Its inflorescences are initiated in autumn of the second year after germination and mature in May or June, and its flowers are always produced from May to August. But this is changed to May in Europe because of the different climates. And it is always mature in September, and the seeds germinate in the next spring. Though the plant is strong in live, it has a low viability for seeds, and the seeds are in low survival ability too because of desiccation, burial and erosion. The main organ for its production is rhizomes, which is dispersed along the shore by wind and water.
Ammophila arenaria is Europe and South Africa native plant. It occurs in Australia, Canada, Chile, Falkland Island (Malvinas) (sub-Antarctic), New Zealand, South Africa and United States (USA)
- Terrestrial. Coastal line side, usually occurs on sand dunes, sometimes often in inland site with low fertility. It occurs in the Wellington region and extends from to 55 to 32 degrees south latitude. In the Northern Hemisphere, it grows between 30 and 63 degrees north latitude. There are some invade especially occurs in Chamtham Islands, Otago Region, Doughboy Bay and Mason Bay.
Ammophila arenaria grows in low organic matters and free drainage, mostly in mobile or semi-stable sand dunes. It is highly suited for the sand condition and growing fast, avoid the senescence when the fresh sand continued. The soil range suit for the Ammophila arenaria grows from 4.5 - 9.0 and the temperature range from 10 - 40 degrees, and salt concentrations of no more than 1 - 1.5%. In inland situation, other species establish habitat when the sand movement stable and Ammophila arenaria become to displace the other native plants in coastal.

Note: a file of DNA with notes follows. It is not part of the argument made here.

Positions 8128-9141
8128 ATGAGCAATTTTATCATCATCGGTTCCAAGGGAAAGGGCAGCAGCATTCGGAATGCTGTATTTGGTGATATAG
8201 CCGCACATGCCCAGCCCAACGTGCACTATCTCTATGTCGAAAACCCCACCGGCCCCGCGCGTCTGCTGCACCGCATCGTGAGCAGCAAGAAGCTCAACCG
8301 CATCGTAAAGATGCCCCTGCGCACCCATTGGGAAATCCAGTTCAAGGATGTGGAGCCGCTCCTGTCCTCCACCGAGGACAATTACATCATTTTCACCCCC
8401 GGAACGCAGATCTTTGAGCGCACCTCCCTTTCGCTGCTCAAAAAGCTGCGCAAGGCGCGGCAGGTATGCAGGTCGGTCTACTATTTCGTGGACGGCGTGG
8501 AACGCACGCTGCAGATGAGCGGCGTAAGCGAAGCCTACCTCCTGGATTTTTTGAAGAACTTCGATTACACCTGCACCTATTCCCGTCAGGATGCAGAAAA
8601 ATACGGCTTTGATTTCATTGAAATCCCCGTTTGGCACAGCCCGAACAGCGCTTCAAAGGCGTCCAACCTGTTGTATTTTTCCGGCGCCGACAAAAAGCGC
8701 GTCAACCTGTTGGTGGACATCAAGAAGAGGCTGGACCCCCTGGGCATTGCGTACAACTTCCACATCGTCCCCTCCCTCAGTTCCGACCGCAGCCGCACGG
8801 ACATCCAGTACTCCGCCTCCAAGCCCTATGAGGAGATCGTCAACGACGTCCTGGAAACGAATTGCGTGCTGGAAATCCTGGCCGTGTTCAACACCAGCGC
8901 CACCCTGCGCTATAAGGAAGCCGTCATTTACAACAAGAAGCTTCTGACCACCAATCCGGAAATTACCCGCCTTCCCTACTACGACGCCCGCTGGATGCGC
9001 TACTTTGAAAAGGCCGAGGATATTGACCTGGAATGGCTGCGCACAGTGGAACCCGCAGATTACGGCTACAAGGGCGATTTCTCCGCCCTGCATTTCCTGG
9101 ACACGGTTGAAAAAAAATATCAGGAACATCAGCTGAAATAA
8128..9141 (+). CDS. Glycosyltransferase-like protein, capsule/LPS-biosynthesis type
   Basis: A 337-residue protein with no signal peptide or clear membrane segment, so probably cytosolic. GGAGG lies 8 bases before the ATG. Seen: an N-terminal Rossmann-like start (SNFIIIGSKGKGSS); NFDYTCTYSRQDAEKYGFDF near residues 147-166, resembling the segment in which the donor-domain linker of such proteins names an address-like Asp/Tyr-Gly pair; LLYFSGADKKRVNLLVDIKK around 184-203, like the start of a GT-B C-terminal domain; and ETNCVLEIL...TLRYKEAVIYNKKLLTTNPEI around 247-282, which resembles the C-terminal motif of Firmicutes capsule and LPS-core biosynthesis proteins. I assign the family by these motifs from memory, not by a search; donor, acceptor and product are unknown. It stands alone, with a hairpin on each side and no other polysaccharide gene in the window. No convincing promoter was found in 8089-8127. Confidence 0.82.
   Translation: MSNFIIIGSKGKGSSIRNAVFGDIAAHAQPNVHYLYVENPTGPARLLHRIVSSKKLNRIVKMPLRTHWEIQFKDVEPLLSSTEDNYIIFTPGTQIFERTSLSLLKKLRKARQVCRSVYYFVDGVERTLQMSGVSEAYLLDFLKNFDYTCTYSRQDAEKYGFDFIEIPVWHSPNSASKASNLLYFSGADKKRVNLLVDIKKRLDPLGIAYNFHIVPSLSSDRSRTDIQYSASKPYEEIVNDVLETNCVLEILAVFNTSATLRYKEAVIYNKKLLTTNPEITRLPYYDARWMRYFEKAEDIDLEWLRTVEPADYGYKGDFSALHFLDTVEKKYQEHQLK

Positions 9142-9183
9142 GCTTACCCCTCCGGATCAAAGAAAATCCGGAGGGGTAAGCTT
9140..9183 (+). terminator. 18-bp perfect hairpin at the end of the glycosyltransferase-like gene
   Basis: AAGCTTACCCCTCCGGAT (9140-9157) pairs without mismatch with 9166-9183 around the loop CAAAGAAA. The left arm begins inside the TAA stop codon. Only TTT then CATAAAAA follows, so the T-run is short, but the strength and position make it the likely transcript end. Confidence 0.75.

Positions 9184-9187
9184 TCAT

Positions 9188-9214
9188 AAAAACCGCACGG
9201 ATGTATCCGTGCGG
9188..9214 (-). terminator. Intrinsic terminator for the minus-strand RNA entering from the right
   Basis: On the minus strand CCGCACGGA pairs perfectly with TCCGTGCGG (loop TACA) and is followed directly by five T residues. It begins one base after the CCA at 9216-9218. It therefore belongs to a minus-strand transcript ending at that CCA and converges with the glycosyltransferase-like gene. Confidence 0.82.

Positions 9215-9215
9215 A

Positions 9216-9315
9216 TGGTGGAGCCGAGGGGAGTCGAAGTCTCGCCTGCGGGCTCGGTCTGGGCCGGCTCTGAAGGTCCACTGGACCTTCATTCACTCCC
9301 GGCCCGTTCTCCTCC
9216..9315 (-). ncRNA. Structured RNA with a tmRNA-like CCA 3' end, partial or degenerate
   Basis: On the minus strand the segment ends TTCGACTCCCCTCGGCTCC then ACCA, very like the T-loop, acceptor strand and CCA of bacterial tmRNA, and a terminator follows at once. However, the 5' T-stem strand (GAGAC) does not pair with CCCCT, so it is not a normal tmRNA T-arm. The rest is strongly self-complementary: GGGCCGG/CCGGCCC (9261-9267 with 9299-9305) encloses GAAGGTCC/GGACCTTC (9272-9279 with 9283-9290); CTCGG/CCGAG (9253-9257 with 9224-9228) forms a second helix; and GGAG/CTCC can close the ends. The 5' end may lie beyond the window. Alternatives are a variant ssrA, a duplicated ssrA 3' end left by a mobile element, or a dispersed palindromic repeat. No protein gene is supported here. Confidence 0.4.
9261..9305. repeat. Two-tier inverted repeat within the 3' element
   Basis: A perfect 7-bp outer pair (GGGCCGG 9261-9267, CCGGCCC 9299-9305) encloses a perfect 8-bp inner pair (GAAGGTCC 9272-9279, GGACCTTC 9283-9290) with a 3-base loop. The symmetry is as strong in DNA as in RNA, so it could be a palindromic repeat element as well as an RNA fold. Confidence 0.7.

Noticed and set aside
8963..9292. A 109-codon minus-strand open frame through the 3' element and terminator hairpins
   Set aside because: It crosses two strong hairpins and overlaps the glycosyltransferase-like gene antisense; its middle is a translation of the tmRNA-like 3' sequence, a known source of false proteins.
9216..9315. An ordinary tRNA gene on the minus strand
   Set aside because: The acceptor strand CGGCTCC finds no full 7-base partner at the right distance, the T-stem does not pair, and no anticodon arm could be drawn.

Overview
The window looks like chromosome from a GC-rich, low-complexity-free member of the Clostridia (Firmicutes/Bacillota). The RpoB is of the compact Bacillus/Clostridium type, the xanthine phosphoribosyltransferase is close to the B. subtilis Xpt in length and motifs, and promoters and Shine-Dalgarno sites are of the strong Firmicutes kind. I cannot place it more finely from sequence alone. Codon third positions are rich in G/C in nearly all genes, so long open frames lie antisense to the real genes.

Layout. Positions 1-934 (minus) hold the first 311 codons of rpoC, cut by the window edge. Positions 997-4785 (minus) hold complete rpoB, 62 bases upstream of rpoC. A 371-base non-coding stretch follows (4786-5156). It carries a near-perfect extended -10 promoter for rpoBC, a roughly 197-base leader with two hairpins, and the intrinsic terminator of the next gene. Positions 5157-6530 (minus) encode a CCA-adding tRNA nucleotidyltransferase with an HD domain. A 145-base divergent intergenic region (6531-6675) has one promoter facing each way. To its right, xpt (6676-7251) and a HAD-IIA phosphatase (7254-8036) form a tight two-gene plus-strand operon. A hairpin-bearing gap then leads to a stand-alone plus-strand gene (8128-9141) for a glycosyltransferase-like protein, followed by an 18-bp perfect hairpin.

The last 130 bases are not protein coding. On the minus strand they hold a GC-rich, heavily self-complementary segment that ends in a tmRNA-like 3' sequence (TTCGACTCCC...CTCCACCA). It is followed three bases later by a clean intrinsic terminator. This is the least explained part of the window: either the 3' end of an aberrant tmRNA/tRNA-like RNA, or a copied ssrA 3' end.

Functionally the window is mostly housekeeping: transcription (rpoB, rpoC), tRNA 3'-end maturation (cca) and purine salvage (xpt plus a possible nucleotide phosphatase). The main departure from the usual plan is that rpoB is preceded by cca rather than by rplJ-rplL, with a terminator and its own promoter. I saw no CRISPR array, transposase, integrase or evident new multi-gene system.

Marram grass plants on coastal sand dunes all over the world. It more like growing on the active sand area and windward side of foredune. It should be planted on well-drained soils with different kinds of mineral compositions. The best soil condition for marram grass is the soil pH range from 4.5-9.0, soil temperature from 10-40 degrees Celsius. Marram grass can be found on a high alkaline which pH around 9.1 and also found on acid lands which pH less than 4.5. Adult plants tolerate has a large range of chemical issues. Marram grass has a well ability to adapt dry sand. Leaves rolled and tight when the moisture levels are low.
Marram grass do not record serious main disease in New Zealand, because only 3 pathogenic fungi (Claviceps purpurea, Uredo sp. and colletotrichum graminicola) are present on the island. These three fungi result in ergot, rust and leaf spot and are found both on flower-heads and leaves. However, in European countries, there are a lot of pests known to feed on marram grass. Those pests killed 30%-40% of the tillers, and also damaged other species. Those fungi, always found in soil, may decrease the vigour on the stabilized sand.
Marram grass can be useful for edible uses, medical uses and other uses. People use the flowering stems and leaves for thatching, basketry and making brooms. Fiber from the stem is used for making paper, then the rhizomes are used for making rope and mats.